The Audacity of Wealth: How Leftist Thugs Claim Your Money
Posted on May 9 2011 8:00 am
The first rule of extortion is, you don’t call it extortion. When thugs come around to collect, they don’t act like they’re taking your money, they act like they’re claiming theirs. They treat you as if you stole from them, and they’ve come to set things right. It’s a psychological assault employed by all tyrants. What’s yours is mine. You keep what I allow, and should thank me for the privilege.
That same thuggish sentiment underlies our government budget debates. The Left has skillfully established the premise that the state owns all wealth, and lets us have some of it. Acceptance of this notion enables the Left to sit in judgment of what individuals spend their money on, and whether that money would be better spent elsewhere.
Minneapolis Star Tribune columnist Lori Sturdevant provides an effective example. Under the current federal tax code, yachts with certain amenities qualify as second-homes, making them eligible for the same mortgage interest deduction a taxpayer would receive for a house. Congressman Tim Walz (D-MN) has introduced a bill which would disallow that deduction. From Walz’s perspective, it’s a no-brainer.
We’re going to have to make some hard decisions to tackle our national debt, but this isn’t one of them. Closing this tax loophole restores the Mortgage Interest Deduction to its original purpose: helping middle-class families realize the American Dream through home ownership.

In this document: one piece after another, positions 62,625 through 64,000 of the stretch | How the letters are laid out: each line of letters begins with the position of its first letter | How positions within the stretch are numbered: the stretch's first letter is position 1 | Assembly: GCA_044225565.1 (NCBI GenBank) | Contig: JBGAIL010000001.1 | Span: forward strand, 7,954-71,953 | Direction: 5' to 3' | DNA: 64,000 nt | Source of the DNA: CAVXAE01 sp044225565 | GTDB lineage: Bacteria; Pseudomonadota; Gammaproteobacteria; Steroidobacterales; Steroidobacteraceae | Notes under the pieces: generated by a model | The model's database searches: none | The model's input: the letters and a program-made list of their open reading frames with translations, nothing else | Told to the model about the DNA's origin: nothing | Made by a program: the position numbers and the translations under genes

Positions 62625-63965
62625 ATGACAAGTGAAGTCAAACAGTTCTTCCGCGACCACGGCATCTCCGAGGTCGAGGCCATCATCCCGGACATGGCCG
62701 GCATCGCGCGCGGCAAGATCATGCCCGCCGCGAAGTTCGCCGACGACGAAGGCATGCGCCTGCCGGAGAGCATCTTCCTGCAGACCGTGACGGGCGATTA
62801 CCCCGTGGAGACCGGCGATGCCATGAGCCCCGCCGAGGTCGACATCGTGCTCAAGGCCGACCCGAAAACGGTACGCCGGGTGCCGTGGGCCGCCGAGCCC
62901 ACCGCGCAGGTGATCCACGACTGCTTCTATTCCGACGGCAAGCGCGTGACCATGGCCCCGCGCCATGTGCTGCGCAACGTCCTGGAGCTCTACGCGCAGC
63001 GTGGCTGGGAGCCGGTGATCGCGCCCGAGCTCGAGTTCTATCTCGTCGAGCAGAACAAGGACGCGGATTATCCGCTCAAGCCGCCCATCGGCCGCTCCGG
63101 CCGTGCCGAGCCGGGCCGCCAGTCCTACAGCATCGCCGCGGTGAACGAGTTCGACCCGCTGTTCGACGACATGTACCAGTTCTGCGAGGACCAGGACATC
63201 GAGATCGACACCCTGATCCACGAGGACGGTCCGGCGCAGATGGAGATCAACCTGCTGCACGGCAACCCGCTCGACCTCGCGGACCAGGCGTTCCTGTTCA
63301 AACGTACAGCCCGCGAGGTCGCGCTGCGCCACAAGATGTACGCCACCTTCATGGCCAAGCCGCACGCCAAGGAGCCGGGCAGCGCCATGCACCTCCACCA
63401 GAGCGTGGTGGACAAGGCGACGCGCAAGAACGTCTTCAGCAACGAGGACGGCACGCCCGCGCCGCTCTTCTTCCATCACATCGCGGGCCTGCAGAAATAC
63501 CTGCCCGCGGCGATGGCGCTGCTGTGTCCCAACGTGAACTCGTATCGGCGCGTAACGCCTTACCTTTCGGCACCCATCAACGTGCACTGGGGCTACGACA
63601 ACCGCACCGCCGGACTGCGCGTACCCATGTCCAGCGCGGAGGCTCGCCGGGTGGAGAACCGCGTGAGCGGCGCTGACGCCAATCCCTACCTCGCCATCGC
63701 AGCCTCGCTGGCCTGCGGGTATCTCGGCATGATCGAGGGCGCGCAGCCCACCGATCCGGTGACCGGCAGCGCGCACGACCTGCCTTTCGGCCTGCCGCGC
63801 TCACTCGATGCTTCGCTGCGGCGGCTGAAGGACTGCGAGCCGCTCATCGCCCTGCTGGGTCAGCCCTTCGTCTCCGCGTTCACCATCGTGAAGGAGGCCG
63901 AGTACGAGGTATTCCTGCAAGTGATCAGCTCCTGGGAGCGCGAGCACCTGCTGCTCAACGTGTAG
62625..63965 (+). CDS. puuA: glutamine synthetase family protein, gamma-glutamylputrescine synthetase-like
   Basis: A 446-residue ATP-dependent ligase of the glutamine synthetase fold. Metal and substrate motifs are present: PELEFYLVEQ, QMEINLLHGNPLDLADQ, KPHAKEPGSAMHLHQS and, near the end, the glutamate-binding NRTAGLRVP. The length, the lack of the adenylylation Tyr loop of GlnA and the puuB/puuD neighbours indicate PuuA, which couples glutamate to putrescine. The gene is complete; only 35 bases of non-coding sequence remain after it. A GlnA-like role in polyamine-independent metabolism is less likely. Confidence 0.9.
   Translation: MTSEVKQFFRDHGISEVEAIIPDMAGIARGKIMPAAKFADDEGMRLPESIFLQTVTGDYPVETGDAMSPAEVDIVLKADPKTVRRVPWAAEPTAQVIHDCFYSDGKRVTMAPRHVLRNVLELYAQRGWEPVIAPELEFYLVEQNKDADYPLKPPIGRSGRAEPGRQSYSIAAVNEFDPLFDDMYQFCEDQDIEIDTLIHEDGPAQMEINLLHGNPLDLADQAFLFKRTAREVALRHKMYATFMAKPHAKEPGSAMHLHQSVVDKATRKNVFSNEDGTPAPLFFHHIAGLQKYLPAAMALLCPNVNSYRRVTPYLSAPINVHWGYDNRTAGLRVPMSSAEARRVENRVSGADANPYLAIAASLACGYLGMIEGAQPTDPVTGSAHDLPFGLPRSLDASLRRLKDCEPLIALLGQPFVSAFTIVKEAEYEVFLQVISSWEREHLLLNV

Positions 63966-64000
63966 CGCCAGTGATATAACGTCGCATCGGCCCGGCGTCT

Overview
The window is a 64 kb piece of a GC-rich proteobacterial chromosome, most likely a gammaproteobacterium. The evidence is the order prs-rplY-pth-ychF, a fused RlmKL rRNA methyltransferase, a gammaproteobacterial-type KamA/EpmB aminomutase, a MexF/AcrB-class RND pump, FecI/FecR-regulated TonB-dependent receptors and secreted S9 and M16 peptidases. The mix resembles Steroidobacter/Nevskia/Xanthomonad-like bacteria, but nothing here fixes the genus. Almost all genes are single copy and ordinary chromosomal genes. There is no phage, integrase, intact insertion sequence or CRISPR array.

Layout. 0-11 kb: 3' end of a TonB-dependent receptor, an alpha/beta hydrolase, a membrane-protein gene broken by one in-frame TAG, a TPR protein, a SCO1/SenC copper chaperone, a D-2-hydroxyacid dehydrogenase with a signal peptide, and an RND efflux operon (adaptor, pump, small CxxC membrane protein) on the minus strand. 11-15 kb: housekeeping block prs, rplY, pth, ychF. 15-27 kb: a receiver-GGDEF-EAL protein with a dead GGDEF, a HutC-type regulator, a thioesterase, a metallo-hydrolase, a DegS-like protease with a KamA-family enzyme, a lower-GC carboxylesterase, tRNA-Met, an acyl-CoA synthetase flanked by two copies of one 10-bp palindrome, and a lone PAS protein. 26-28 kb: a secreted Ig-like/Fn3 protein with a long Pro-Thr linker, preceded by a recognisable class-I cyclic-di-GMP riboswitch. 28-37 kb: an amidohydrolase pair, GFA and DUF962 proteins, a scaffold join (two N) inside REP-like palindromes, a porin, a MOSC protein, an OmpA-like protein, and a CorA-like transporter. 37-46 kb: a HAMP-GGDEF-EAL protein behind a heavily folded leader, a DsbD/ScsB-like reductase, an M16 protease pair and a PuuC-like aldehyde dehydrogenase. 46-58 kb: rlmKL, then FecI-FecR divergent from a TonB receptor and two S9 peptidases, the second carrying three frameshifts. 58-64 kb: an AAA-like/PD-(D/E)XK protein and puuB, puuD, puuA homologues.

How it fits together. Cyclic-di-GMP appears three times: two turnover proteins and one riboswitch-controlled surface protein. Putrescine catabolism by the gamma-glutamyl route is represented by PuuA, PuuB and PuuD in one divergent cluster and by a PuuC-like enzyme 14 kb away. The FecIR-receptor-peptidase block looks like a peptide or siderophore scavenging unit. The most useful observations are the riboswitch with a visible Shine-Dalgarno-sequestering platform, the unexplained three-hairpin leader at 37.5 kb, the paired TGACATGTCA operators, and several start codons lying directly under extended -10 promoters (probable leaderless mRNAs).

Sturdevant concurs, and appeals to Minnesota state legislators to make a similar effort.
You’d do well to start scouring the state tax code for the Minnesota equivalents of yacht subsidies. Look for the breaks embedded in the tax code that benefit people who don’t need taxpayer assistance, and root ‘em out.
Note the language. Studevant refers to tax deductions as “subsidies.” Walz calls them “special interest tax giveaways.” Like any good extortionist, they inverse ownership right off the bat. You don’t own your money. The state does. You keep what they allow, and should thank them for the privilege.
The trap here is conceding to debate the issue as framed, arguing whether the wealthy should keep their yacht deduction. Debating that point misses the larger one. What we should contest is the fundamental premise which informs our current tax system. Why do we tax income? Why are there deductions of any kind? Sturdevant states the answer succinctly with the phrase “taxpayer assistance.” That’s what a progressive income tax is all about, wealth redistribution.
A [Democratic] governor who wants to shift the state tax burden toward upper-income earners should appreciate how doing away with tax breaks could achieve that goal.
Republican legislators who want to avoid raising tax rates and dream of even reducing them in a deficit year should see that eliminating tax breaks might make that possible.
And all who care about getting the most public good from the public purse shouldn’t think only about how the purse is spent.
They should think about what’s being withheld from that purse, and for what reason. They should ask whether the withholding is buying a public good, or a private yacht.
That’s the notion which ought to offend us, not rich people spending their own money. Much of our political discourse proceeds from the premise that there is a collective right to seize what individuals make, based on a comparative analysis of how it might be used. We may question how other people spend their money, subject their personal decisions to our judgment, and confiscate their wealth if we can rationalize a better way to spend it.
We should be debating that premise, not a particular policy informed by it. It’s the difference between haggling with extortionists over the terms of their “protection” and standing up to their tyranny outright.